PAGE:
Even in the pre-dawn darkness, it was immediately clear I’d be able to offer nothing in the way of assistance.

The entire right side of the BMW had been caved in by the impact. The driver’s motionless body hung out the passenger window, his head at an unnatural angle and his right arm dangling outside the door. It was immediately clear there was no way anyone could have hoped to survive that sort of impact. The driver was dead, and there was nothing I could do.

The driver of the semi-trailer appeared to be OK and was already on the phone calling 911. I waited for a few minutes, unsure of what to do but uncertain if I could leave the scene. There was nothing I could do; I hadn’t seen the accident occur and had nothing I could have contributed to the investigation. Recognizing I was about to lose my composure, I got back in my car, drove a couple hundred yards ahead, pulled into a parking lot…and immediately went to pieces. I sobbed uncontrollably for close to five minutes. Perhaps it was shock, or perhaps relief it wasn’t me lying dead in the wreckage. But for the UPS semi-trailer, you might not be reading this.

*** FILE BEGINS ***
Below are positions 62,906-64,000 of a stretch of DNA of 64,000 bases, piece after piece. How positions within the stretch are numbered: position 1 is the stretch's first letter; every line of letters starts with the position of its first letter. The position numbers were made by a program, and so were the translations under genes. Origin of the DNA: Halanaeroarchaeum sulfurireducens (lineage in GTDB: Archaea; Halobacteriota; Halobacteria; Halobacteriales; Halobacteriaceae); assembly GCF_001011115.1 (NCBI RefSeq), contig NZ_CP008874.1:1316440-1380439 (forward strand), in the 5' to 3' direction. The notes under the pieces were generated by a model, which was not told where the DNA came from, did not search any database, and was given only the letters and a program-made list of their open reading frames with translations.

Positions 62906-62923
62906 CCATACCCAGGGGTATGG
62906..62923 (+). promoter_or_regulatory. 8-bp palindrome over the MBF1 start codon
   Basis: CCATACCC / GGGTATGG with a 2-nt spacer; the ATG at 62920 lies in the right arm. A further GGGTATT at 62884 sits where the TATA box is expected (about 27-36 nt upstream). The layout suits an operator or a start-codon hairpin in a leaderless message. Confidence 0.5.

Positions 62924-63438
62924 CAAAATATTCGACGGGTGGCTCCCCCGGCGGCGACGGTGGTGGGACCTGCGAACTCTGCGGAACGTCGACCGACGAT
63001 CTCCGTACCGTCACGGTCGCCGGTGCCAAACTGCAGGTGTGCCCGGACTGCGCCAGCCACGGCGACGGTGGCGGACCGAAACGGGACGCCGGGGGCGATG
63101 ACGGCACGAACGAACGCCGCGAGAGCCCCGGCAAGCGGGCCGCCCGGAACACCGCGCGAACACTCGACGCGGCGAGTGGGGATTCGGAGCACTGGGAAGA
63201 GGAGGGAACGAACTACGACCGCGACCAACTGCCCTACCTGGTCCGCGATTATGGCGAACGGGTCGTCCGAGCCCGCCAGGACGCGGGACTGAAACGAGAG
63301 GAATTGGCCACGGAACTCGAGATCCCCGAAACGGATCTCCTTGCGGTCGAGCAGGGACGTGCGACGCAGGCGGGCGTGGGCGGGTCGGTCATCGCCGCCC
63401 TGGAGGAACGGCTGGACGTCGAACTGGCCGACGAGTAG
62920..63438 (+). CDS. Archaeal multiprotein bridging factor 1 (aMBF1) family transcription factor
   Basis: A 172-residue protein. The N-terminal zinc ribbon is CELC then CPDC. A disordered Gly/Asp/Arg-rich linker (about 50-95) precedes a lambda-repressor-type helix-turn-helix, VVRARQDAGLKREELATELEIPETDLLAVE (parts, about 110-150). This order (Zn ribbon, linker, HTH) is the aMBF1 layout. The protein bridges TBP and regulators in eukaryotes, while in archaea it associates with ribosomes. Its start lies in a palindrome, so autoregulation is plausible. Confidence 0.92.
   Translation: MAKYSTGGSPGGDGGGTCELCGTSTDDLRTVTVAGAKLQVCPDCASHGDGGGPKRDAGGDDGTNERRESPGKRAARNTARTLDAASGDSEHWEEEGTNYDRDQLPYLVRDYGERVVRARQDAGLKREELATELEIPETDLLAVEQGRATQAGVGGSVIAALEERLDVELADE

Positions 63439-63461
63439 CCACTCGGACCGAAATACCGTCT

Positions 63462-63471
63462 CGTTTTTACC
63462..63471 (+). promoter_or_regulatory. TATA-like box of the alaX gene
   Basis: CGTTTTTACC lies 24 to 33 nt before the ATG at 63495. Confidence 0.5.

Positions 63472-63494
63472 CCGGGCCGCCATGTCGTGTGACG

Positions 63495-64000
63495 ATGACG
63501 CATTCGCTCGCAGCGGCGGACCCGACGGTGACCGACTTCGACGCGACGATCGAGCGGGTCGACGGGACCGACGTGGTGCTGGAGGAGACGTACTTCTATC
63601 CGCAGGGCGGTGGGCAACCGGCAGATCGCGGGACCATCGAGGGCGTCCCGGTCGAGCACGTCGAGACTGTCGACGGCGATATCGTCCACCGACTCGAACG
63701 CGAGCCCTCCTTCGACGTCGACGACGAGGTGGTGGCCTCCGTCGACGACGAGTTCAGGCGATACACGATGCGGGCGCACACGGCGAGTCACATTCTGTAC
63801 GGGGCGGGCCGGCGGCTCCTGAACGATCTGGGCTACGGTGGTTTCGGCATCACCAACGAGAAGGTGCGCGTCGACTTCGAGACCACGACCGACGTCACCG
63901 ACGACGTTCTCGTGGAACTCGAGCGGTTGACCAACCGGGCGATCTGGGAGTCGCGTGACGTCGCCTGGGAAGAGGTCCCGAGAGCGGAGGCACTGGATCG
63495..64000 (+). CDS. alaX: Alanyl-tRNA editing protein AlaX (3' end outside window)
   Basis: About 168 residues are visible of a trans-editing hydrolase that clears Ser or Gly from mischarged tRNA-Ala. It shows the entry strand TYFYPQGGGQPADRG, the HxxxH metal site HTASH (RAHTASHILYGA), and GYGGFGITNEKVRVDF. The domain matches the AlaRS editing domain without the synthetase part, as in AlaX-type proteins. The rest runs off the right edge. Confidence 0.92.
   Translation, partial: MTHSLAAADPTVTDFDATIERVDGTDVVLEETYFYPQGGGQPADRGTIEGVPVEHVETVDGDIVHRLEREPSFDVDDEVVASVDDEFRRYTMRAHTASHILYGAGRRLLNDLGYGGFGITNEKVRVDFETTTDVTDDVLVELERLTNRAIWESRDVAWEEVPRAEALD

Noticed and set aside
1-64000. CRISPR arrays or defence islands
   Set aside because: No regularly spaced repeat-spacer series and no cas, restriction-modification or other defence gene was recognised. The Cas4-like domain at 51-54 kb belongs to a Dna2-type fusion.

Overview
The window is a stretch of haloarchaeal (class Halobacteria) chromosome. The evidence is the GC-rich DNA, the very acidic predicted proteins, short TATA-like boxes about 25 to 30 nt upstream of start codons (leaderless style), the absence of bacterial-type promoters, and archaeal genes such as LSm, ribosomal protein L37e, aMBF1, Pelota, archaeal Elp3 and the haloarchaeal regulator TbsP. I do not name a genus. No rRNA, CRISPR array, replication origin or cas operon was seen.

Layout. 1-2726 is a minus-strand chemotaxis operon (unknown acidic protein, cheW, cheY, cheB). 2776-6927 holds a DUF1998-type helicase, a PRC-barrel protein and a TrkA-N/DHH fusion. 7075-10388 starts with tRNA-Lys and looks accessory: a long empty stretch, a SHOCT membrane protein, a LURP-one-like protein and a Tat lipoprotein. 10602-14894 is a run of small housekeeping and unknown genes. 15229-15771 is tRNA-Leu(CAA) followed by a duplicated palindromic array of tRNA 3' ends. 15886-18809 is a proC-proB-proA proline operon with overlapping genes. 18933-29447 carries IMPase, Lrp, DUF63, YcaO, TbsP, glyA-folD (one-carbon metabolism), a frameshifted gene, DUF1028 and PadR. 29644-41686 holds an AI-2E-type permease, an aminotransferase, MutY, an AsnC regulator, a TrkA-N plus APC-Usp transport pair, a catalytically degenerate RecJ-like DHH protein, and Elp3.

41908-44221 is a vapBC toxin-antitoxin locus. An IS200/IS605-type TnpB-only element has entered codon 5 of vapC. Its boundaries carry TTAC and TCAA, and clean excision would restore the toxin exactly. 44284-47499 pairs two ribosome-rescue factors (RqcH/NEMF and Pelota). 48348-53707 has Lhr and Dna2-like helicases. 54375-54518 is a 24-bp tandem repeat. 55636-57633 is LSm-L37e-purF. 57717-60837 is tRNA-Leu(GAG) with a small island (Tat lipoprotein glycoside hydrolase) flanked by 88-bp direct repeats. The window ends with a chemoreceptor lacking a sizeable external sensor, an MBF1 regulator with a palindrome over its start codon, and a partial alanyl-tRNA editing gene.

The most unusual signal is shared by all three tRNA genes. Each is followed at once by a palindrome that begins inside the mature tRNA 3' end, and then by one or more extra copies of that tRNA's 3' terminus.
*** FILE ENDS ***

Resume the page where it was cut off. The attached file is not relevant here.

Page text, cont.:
My body went numb. Adrenaline took over, and I forced myself to take deep breaths to keep myself from hyperventilating. It took a few minutes to calm down, but as I listened to the sirens of approaching police and emergency responders, I began to understand how incredibly fortunate I’d been…and lost it all over again.

Thankfully, I was only about three miles from home. Suddenly, getting back there was the only thing that mattered. Erin met me at the front door; I began to sob uncontrollably as soon as I saw her. She took me upstairs to bed where I laid in her arms and went to pieces all over again. I could barely speak; I could only articulate enough to let her know I hadn’t been in an accident.

All I knew at that moment was that I was safe- WE were safe. I didn’t yet know how fortunate I’d been and how close I may have been to being yet another fatality. As the morning went along and I began to check online news feeds from Portland’s TV stations, I began to understand how close I’d come to being involved…which wouldn’t have ended well for me.